TELEVISION / Filling our coffers with death and decay

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LEWIS Carroll would have enjoyed the logic of road transport I think, the way in which quite insane conclusions derive from simple and apparently unobjectionable premises. I enjoyed the news the other day that the government is to spend large amounts of money discouraging drivers from using the Limehouse Link, a road they have just spent even larger amounts of money to build. The problem (if I understood it correctly, and it's never easy in these cases) is that too many people are using it to get from A to B, while the government intended it to be used to get from C to D. You can almost hear their plaintive cry - 'It was a lovely road when we finished it - now you're driving all over it in your cars]'.

Transport 2000, which took the controls of Open Space last night for a special programme on current transport policy, took us further into this smog-choked Alice in Wonderland. Based on the Government's own projections of the increase in car ownership over the next 30 years they had worked out that we would need to build a motorway 257 lanes wide from London to Edinburgh simply to park the vehicles. I haven't checked their figure and I'm assuming they've been generous to their own cause (there are a few free parking spaces round where I live that they may not know about) but it was a sobering thought all the same. In some areas of London we have already reached the point where the ability to park outside your own house is noted as a 'feature' by estate agents.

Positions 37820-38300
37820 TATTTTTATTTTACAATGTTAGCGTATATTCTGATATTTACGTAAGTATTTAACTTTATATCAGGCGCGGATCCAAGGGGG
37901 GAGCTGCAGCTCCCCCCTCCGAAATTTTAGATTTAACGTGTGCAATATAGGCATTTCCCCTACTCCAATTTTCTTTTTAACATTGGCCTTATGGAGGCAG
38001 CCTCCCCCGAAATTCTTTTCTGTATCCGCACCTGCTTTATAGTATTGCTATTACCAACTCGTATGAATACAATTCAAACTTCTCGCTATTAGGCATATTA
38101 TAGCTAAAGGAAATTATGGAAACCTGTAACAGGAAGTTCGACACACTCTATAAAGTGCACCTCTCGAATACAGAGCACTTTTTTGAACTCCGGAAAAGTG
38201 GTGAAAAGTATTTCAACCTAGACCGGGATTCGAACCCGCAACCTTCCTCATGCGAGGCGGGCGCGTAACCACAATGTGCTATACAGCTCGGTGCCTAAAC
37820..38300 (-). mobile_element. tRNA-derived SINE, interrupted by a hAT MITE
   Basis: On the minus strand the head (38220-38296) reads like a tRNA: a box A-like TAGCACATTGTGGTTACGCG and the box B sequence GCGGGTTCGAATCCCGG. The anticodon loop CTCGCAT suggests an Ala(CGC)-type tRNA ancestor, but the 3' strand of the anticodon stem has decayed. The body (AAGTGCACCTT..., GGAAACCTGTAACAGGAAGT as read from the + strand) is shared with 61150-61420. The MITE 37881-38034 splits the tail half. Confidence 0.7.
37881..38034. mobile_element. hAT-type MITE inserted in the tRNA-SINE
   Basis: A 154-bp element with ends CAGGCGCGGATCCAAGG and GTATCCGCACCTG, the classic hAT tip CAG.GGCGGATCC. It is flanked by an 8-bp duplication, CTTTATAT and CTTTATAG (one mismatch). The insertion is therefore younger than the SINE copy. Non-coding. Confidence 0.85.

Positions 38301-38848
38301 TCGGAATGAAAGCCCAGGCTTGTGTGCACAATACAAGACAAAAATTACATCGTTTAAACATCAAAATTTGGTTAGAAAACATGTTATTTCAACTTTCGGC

Carroll, who liked linguistic tricks, would also have enjoyed the language of transport policy. Money spent on roads is 'investment' (hurrah]) while money spent on railways is 'subsidy' (boo]). 'Deregulation' means allowing packs of feral buses to hunt city streets for prospective passengers. They seem to be eating them - in seven years passenger journeys have dropped by 25 per cent, compared to 2 per cent drop in London, which is still regulated. 'Freedom' is what the car delivers us, the freedom, as Michael Palin pointed out from inside a traffic-bound vehicle, to have your quality of life diminished on almost every front.

There were more cheering elements - an account of a Cardiff scheme to reopen small railway lines which had exceeded its five year target for passengers in a few months and a description of Manchester's enviable new tram system. It was also heartening that you'd heard some of this stuff before, some of it as recently as Panorama's report on the link between asthma and car emissions, which suggested that Open Space wasn't isolated in protest. Even inside Government, it seems, people are beginning to mutter anxiously about the wisdom of letting an invisible hand take the wheel just as we approach a nasty bend in the road.

Working Parts, a showcase for young directors, delivered a little treat with 'After Your Gone', an excursion into the world of wills. Death is a great liberator, it seems, allowing even the meekest conformists to release a tiny spurt of eccentricity or resistance. 'To my wife, who is a perambulating vinegar cruet, I leave one penny', wrote one man and you suspected that during his life he never even spoke without being spoken to. Beryl Richards didn't quite trust us to get the jokes, reading some of the wills in funny voices ('I wish to be buried with the chassis, gear stick and wing mirrors of my Ford Angular saloon') and dressing her film with little visual gags. But